Revival

A message from Brigid ....

I have been a blogger since 2005. At the height of my blogging busy-ness, I had "a small stable" of blogs on different topics: social and political commentary; desert spirituality; food; waste and ....

A few years ago I called time and ceased blogging altogether - although there was an occasional post. I had called it quits. I am an aged woman these days with a couple of serious illnesses. I am not allowed to drive. I am no longer active in organisations. I think it fair to say that I am housebound. I am active on Facebook, although I am not there as often as once I was. I have decided to embark on a re-entry into the blogging world ... beginning with The Trad Pad and, possibly, a return to my food blog, Oz Tucker. I have always used a lot of photographs on my blogs ... and I miss not being out and about with my camera.

The Trad Pad has been my blog for the lovely things of life. The controversial or political has seldom intruded. Occasionally, the spiritual has found its way in, but I kept spirituality for the blog, Desert. I don't yet know if I will revive that. I will stick pretty much to food and the lovely things of life. If I have some regularity with those two categories, I feel that I will be doing well. I hope that, with this blog new friendships can be formed and old friendships renewed; new lovelies discovered; new reflections can enter into the meaning of modern life. I would love to hear from you - particularly if you have suggestions for new topics to enter into the conversation. So, it is a new year. Let's see what it has in store, what it can bring to us. And I hope that those who share the spirit of The Trad Pad can spread the message of a world of beauty, the creativity of humanity, and the joys of simplicity and tradition. ~~~ February, 2017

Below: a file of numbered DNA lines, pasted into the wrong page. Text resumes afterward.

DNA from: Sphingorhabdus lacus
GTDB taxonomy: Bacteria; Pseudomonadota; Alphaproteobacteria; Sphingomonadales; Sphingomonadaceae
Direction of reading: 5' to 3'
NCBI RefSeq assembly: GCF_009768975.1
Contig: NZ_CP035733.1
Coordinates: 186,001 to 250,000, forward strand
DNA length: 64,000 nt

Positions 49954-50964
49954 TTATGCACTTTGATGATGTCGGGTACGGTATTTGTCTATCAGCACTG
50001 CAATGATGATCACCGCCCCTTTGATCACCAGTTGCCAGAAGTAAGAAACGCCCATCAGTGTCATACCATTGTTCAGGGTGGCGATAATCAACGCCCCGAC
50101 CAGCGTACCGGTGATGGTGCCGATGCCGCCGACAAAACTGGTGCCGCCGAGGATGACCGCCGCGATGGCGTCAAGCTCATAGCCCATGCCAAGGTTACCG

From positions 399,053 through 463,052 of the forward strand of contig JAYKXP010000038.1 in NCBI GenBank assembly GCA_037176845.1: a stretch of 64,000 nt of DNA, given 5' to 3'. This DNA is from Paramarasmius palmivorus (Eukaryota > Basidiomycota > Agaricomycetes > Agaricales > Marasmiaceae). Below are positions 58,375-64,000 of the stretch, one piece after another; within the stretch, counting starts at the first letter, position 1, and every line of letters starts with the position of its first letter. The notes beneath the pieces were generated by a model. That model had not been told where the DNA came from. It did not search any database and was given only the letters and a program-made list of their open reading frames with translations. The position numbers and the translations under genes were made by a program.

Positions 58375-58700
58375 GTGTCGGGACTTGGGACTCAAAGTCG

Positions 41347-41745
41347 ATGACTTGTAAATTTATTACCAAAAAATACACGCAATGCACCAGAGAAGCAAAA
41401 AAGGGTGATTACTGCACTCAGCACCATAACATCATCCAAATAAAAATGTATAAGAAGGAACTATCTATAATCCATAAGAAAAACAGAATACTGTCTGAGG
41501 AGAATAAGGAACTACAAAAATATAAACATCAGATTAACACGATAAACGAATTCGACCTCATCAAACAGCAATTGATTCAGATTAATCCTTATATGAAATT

Monday, July 24, 2006

Any further bids on Risorgimento?

Denis Wilson from The Nature of Robertson posted a comment to my previous post. Denis, as will be seen from his blog, is a naturalist, birdwatcher, and photographer. So no one misses his beautiful thoughts on the seasons, Miss Eagle is copying them here:

As soon as the Winter Solstice passes, and days start to get longer, many things start to grow, (or bud, or flower). It is a huge seasonal divide, which is not noticeable to Eurocentric, and insulated, urbanites. I think country people (and gardeners) might be more in touch with this than true city folk.But the plants and animals know all about it (it is breeding season for Wombats).

Presumably the Aboriginals would have been in tune with this seasonal sense of anticipation (I believe there are many different names for "seasons" in the NT, for example. But I don't know about this in the southern states.I cannot come up with an "appropriate" name, just now. But something like the "return". What about the Italian historical term: "risorgimento" (resurgence) - it sounds better in Italian. It actually encompasses the sense of recovery, and the sense of passion and urgency which turns into the frenetic burst of growth with which we are familiar in Spring.The more I think about that name, the more I like it - "risorgimento".

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